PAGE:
A quick grep of the code base revealed that the actual command line argument parsing takes place in option.c.

All options in this file have a defined variable to store the parsed argument. We will define a new one called do_snappy_compression the name is based on the names of existing variables.

The code in options.c also performs some other tasks, one of them is printing out the list of available features when rsync is called with the --version flag. The function responsible for this feature is called print_rsync_version and generally has a set of defined string constants initialized to "no ". After initialization each feature is checked (for example by checking if a compile time constant was defined) and set to an empty string if the feature is present. Further down each feature is printed via a printf wrapper called rprintf and the current value of the feature constant is printed before the feature name. The result of this is the string "no " printed before the feature name if it's not present or just the feature name if it's available.

Next up is the usage function which is responsible for printing out a list of all the available flags and basic syntax the application handles. We will add our new flag along with a short description here guarded by a conditional based on the definition of SUPPORT_SNAPPY_COMPRESSION which we defined in rsync.h if the feature is available.

According to it's documentation set_refuse_options is used to disable all the options the rsyncd.conf file defines to turn off. At this point I think this only refers to rsync working in daemon mode. Regular compression is handled there so we will remember to take a look here later on but for now we will skip modifying this part of the code.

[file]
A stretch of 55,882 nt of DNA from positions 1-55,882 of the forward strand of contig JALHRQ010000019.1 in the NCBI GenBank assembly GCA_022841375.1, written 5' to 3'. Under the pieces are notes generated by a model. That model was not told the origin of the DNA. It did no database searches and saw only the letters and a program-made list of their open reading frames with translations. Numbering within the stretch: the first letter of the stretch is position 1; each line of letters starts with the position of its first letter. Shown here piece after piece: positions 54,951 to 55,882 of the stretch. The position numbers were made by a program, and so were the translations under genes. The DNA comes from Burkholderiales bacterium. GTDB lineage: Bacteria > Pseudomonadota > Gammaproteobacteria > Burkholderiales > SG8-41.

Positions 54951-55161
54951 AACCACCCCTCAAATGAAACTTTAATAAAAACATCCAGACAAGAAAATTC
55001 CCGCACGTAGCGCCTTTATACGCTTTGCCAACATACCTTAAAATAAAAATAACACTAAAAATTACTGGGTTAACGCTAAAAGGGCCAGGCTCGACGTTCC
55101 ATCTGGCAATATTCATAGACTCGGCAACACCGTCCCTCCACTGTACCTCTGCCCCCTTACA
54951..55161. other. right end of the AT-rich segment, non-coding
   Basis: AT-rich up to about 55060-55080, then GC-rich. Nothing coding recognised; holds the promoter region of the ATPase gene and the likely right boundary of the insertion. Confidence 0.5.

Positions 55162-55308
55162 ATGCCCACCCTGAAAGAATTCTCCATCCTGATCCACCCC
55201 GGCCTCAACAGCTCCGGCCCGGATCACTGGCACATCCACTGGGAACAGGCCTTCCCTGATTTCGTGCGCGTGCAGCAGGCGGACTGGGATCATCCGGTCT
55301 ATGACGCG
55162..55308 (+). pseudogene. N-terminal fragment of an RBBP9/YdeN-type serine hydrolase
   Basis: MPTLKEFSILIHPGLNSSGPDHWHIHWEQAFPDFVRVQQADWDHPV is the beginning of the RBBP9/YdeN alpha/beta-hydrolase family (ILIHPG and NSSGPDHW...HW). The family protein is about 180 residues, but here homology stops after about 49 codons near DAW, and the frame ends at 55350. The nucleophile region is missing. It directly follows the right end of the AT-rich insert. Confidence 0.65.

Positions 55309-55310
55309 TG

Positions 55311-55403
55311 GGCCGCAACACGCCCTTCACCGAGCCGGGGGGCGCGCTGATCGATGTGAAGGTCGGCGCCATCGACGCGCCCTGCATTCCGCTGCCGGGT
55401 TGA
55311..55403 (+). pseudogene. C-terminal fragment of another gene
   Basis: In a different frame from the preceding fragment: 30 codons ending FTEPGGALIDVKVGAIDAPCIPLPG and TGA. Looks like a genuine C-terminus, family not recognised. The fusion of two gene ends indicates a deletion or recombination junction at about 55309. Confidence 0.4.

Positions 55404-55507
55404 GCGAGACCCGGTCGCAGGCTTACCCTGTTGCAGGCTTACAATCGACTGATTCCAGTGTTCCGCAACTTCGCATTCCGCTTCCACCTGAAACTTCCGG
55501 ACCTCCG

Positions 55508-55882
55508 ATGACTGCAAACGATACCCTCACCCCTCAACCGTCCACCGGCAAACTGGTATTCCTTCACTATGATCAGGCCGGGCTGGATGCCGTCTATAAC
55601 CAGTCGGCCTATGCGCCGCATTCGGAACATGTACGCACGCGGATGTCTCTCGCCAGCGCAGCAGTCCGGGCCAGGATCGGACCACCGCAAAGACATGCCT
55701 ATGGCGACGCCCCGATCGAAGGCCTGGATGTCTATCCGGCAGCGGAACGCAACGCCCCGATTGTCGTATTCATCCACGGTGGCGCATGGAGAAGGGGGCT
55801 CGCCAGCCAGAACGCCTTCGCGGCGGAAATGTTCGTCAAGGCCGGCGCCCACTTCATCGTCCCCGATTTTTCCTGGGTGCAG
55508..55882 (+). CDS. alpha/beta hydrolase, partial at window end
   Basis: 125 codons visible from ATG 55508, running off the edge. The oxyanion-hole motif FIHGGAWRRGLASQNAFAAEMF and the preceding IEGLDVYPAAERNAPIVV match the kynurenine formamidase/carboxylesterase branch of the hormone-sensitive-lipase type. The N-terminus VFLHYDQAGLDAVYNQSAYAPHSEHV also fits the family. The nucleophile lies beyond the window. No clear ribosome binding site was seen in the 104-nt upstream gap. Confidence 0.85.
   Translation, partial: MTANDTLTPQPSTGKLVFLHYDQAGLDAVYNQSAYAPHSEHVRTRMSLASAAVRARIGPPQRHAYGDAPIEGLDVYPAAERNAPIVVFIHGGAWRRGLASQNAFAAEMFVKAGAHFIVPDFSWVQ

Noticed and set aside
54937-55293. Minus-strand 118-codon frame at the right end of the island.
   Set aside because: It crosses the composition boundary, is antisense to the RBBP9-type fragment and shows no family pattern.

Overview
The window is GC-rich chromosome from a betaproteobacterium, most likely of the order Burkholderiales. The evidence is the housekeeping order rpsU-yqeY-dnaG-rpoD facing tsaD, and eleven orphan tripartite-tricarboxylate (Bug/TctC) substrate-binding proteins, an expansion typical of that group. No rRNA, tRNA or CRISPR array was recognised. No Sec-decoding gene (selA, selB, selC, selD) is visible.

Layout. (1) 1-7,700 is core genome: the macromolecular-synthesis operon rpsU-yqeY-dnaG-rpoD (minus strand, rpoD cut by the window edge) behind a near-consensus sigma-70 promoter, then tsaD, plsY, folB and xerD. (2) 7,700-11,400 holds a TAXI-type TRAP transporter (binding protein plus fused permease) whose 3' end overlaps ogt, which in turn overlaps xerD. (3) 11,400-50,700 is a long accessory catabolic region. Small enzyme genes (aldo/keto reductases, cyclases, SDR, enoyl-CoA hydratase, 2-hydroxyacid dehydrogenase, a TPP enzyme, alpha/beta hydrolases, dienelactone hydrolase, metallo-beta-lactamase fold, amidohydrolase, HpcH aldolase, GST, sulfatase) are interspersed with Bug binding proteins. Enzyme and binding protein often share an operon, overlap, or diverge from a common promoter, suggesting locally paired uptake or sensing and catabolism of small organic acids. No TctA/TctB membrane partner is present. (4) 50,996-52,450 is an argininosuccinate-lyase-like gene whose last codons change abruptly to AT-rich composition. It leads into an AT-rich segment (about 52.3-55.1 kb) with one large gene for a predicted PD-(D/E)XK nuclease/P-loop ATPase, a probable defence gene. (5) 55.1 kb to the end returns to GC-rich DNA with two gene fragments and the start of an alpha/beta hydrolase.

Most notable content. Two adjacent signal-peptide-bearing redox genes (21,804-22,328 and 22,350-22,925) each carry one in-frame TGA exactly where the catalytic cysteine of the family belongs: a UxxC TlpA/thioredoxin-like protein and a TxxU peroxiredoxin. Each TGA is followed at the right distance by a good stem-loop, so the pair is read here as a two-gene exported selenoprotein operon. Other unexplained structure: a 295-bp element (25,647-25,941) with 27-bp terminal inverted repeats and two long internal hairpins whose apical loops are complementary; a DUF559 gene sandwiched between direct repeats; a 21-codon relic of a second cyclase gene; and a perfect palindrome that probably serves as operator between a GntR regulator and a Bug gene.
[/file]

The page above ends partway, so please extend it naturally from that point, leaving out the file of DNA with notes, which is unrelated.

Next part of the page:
In parse_arguments we will add a conditional check based on do_snappy_compression. If our flag was provided we will additionally set do_compression to 1.

Now let's recompile and check if our flag is present.

mulander@bunkier_mysli:~/code/blog/lac/rsync$ make

mulander@bunkier_mysli:~/code/blog/lac/rsync$ ./rsync --help
... SNIP ...

     --link-dest=DIR         hardlink to files in DIR when unchanged
 -z, --compress              compress file data during the transfer
     --compress-level=NUM    explicitly set compression level
     --snappy-compress       use snappy compression instead of zlib
     --skip-compress=LIST    skip compressing files with a suffix in LIST

... SNIP ...

mulander@bunkier_mysli:~/code/blog/lac/rsync$ ./rsync --version
rsync  version 3.1.0dev  protocol version 31.PR13
Copyright (C) 1996-2011 by Andrew Tridgell, Wayne Davison, and others.
Web site:
    64-bit files, 64-bit inums, 32-bit timestamps, 64-bit long ints,
    socketpairs, hardlinks, symlinks, IPv6, batchfiles, inplace,
    append, ACLs, xattrs, iconv, symtimes, prealloc, snappy,

rsync comes with ABSOLUTELY NO WARRANTY.  This is free software, and you
are welcome to redistribute it under certain conditions.  See the GNU
General Public Licence for details.

Here is the listing of changes we introduced to options.c:

That will be all as far as we are concerned today. The last three (biggest) steps are left for the next post(s). Implementing the actual code for compression/decompression. Making sure that everything works correctly. Creating a github clone of the official repository, storing the changes and notifying the maintainers on the mailing list.